What constitutes an emergency must be more strictly defined. To me, an emergency is an event that could not be foreseen — NOT scheduled events like the 4th of July, presidential Inaugurations, concerts, ball games, protest marches, or a storm that was forecast days in advance, etc. For purposes of the ‘Agreement’ (contract) between Local 689 and WMATA, an emergency might be defined as, “Any unforeseen event that negatively affects the safe & efficient operation of the Metrorail system.” Examples might be:
1) Derailments — either Metro rail car(s) or CSX.
2) A vehicle or debris on the tracks.
3) Fire.
4) Explosion.
5) Tunnel or station ceiling collapse.
6) Power failure.
7) Hazmat spill.
Even an equipment failure might even be described as an emergency, depending on the circumstances. I would agree that there are situations where it would be reasonable for OCC/MOC (Central or Maintenance Control) to request that personnel remain on site until the next shift arrives — but every effort should be made to get the relief personnel there ASAP.
A scheduled event does not fit any reasonable definition of the word ’emergency’.
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4 Responses to Forced Overtime

  1. ATC Mechanic says:

    At WMATA, emergencies can be scheduled!

    • It’s amazing how the position of Local 689 has radically changed in just 8 years. Here’s a statement from their blog last month:

      “Statement: Metro Leadership Would Rather Go to Court Than Be Serious About Metro Safety Culture”:

      “Metro continues to put the fatigue policy to the side when it suits them. Most recently, Metro disregarded the fatigue policy when it forced all Metro workers to work on Inauguration weekend without regard to it being their seventh day of work. Even those who did not volunteer to work overtime were required to work, regardless of how it would affect their family or personal needs.”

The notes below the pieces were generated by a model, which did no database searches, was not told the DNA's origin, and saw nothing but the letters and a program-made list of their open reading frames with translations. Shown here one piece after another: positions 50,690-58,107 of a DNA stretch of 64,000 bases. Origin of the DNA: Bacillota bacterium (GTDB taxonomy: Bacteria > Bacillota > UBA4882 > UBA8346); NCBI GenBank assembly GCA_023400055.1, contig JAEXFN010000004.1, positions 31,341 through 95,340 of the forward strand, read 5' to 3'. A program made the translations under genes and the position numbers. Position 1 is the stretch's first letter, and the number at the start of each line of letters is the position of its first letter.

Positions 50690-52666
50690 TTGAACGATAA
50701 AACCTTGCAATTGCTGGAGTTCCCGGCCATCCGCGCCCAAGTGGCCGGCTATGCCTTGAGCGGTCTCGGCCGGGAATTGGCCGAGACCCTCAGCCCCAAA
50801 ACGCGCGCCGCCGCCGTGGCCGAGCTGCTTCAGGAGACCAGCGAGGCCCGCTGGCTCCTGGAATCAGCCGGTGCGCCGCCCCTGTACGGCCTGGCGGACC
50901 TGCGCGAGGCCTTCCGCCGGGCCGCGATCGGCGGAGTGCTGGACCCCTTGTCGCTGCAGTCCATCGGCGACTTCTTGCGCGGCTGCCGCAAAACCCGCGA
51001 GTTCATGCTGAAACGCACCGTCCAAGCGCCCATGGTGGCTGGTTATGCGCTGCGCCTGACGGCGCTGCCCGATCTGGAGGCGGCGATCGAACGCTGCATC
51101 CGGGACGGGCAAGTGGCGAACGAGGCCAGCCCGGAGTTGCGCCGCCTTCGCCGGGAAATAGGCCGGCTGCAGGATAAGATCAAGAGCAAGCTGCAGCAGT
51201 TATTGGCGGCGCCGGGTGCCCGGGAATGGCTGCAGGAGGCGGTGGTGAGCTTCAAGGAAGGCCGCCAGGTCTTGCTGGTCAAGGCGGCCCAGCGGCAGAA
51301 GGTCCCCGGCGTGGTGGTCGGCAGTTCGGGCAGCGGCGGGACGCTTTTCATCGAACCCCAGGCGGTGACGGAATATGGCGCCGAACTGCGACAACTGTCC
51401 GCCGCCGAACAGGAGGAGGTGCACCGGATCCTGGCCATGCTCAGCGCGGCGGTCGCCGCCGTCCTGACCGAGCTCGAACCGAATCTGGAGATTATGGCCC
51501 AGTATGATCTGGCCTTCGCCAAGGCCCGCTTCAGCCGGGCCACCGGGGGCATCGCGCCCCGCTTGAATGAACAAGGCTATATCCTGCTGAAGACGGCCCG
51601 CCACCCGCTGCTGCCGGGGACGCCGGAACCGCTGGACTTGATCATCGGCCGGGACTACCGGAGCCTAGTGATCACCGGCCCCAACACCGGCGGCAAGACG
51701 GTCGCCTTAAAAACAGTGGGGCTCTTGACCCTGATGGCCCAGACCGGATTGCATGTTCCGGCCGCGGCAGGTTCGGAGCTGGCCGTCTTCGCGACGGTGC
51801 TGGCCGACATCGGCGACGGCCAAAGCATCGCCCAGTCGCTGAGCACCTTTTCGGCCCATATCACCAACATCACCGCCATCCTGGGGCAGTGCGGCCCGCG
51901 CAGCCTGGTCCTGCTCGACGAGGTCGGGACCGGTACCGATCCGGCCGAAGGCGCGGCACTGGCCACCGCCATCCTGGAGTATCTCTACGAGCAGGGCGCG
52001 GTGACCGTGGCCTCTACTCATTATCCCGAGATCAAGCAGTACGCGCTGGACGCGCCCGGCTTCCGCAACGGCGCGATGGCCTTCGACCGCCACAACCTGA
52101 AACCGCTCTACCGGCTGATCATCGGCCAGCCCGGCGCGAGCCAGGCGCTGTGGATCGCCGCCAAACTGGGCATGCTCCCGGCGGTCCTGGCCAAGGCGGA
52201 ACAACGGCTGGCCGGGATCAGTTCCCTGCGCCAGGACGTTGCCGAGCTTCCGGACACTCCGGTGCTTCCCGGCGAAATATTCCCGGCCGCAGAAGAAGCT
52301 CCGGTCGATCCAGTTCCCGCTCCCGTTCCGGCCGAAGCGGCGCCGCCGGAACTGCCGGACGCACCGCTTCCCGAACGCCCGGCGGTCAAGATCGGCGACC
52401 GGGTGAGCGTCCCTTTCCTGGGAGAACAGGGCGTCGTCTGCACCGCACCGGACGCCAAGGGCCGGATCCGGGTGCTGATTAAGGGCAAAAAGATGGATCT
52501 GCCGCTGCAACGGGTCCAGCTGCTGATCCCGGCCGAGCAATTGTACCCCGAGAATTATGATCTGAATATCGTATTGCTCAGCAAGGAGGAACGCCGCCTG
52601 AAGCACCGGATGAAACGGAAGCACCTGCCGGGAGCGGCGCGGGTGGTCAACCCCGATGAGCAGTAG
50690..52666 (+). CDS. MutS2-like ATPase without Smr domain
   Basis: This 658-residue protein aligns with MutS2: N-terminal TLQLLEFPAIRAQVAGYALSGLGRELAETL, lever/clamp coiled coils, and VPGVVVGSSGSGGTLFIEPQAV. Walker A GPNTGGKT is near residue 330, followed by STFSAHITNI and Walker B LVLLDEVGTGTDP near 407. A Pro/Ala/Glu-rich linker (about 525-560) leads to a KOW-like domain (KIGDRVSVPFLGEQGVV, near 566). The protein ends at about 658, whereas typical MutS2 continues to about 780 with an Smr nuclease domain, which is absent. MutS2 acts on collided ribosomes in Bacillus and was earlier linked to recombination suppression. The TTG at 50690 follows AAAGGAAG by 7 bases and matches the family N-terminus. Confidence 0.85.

That’s odd, because back in 2008, the union officers were not concerned at all about forced OT causing worker fatigue, sleep deprivation, an unsafe work environment, or how it might adversely affect employees’ personal lives.

      Back then, workers who expressed safety concerns and/or complained that the contract was being thrown out the window were essentially told to sit down and shut up.

      Local 689 went along with WMATA’s disingenuous claim that a planned event that happens every 4 years somehow constituted an “emergency”.

      Don’t get me wrong, the 2008 Inauguration was an historic event. It attracted a large number of people — but it was not an “emergency”. Large numbers of people routinely gather in D.C. — none of those events were/are ever declared to be “emergencies”. If extra coverage is needed, the usual procedure for assigning OT is followed.

      I’m glad to hear that union officers have done a complete 180 with their position on Chinese-style forced labor, but I have to wonder if they will be consistent when it comes to future Inaugurations and events.

      • ATC Mechanic says: